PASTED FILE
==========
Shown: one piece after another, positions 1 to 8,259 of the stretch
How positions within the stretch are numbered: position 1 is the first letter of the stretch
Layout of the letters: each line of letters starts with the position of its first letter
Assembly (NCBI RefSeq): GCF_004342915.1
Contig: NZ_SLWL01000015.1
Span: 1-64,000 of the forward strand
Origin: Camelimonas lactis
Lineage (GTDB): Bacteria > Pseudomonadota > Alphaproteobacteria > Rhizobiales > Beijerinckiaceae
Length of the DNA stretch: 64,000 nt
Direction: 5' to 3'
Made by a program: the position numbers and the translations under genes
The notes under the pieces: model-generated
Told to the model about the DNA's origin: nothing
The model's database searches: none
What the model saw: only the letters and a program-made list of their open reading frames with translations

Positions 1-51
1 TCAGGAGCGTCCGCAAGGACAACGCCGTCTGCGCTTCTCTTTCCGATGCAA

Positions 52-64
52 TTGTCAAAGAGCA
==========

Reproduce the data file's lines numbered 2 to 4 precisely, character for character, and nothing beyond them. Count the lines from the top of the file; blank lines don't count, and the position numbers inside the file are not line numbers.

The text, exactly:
How positions within the stretch are numbered: position 1 is the first letter of the stretch
Layout of the letters: each line of letters starts with the position of its first letter
Assembly (NCBI RefSeq): GCF_004342915.1